Wayne County officials traveling to Asia with Gov. Rick Snyder this week are pitching a newly assembled, 1,000-acre site in Plymouth and Northville townships to battery suppliers and other energy-related firms in Japan, South Korea and China.
The proposed advanced technology park straddling 5 Mile Road west of Beck, just north of the M-14 freeway, includes the vacated Robert Scott Correctional Facility, a women’s prison closed by the state in 2009, and has more than 20 development-ready parcels of 10-60 acres each, Wayne County Executive Robert Ficano told the Free Press.
Les Alexander, general manager of A123 government relations, with facilities and 1,000 employees in Livonia and Romulus, is accompanying Ficano and Snyder’s group this week to help pitch the vision of creating a cluster of high-tech battery makers and suppliers in western Wayne County.
“There’s a lot of emphasis this trip on battery development and energy,” said Ficano, who is making his seventh visit to China while also joining Snyder and Michigan Economic Development Corp. officials for stops in Japan and South Korea.
The property around the former prison has presented a development quandary in recent years.
On one hand, it’s a prime commercial location, with a rail line and a number of technology-related firms nearby, including Johnson Controls, SoulBrain, Freudenberg-NOK, ChangAn Automotive and Metaldyne — plus a retail stretch along Beck Road that includes a Home Depot, bank branches and restaurants.
It remains a challenge in a weak economy, though, to tackle redevelopment of a former prison.
In recent months, Wayne County, the MEDC and officials of Plymouth and Northville townships agreed on a development and branding strategy for the site — and the Snyder-led mission to Asia seemed like a timely opportunity to roll it out.
Ficano will meet with officials of lithium-ion electrolyte producer SoulBrain’s parent, Korean chemicals firm TechnoSemiChem; Japanese auto suppliers Aisin and Yazaki, and several Chinese firms on the trip.
Kuninori Matsuda, consul general of Japan in Detroit, who will introduce Snyder today before the governor speaks to the Midwest U.S.-Japan Association, said the cultivation of manufacturers such as Aisin and Yazaki that already have operations in Michigan fits right in with Snyder’s approach of so-called economic gardening, or helping to grow the presence of existing job creators.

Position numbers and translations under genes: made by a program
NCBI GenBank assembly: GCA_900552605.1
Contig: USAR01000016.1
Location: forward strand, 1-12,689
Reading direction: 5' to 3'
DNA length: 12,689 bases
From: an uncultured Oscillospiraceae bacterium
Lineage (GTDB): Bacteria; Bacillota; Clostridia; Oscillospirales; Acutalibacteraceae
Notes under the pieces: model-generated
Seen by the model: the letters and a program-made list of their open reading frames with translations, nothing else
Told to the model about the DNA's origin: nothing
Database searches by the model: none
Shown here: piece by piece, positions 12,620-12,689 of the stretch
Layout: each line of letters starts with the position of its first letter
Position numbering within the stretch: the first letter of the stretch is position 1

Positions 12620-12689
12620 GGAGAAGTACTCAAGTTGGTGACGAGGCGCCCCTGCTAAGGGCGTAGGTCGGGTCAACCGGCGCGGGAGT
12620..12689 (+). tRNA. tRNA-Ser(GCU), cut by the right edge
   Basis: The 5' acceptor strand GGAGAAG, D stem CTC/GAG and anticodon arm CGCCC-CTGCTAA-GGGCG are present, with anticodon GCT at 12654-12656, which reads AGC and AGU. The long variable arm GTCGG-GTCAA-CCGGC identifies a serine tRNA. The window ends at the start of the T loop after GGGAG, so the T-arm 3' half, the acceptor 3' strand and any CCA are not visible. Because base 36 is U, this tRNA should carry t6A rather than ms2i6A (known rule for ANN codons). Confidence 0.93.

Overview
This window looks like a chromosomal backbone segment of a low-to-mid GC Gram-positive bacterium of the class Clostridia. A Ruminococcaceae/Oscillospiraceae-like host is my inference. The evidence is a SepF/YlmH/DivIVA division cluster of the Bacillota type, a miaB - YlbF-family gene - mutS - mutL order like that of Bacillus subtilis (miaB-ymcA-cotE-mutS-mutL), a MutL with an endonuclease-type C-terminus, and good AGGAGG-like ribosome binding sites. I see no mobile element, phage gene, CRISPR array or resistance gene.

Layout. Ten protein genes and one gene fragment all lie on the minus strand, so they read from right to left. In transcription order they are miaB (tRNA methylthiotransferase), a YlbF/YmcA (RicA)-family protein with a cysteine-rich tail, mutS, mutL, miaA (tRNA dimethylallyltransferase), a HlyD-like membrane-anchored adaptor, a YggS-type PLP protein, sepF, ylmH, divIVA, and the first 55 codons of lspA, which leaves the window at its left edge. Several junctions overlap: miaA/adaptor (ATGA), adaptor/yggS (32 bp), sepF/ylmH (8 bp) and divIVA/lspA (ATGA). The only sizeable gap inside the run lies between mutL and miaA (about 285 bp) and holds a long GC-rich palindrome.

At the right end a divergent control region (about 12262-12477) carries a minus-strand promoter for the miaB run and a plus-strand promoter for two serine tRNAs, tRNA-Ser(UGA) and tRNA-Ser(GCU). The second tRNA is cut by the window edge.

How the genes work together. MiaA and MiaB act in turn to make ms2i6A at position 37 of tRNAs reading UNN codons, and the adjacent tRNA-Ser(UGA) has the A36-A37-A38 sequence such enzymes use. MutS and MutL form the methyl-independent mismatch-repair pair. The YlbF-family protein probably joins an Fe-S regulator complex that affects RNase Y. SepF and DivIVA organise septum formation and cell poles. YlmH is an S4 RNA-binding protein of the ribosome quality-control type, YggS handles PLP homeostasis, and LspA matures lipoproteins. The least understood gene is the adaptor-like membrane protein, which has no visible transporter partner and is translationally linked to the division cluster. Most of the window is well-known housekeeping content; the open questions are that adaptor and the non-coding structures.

There are already 476 Japanese facilities in Michigan with nearly 32,000 employees, and “I don’t see too many new companies coming,” Matsuda told me last week. But he said the recent earthquake and tsunami have made many Japanese firms consider expanding operations abroad to help diversify their supply chains.
Ficano said he’s not partial; he will be pushing for both the expansion of existing businesses as well as the attraction of new employers.
One interesting aspect of the Snyder-led trip to Asia will be seeing how well the local economic development officials going along — from Wayne and Oakland counties, Saginaw, Midland and Battle Creek — play together. They may all be promoting Michigan, but each town or county inevitably competes with its neighbors for jobs and investments.
Wayne County’s new energy park vision, for example, may be wooing the kind of clean-energy firms that were initially courted — with disappointing results so far — to redevelop the abandoned Ford Wixom auto assembly plant in Oakland County.
Ficano’s deputy, Azzam Elder, sees the new Plymouth-Northville concept as something different, a fresh clustering of cutting-edge companies. “Our vision is not to market an old building for reuse,” he said. “It will no longer be about lease rates and incentives.”
But, of course, if anyone inquires about those things, there will presumably be something in the state or local goody bags to help coax a deal.
Contact Tom Walsh: 313-223-4430 or email@example.com
A previous version of this column misstated the name of the the A123 official on the Asia trade mission. This version is correct.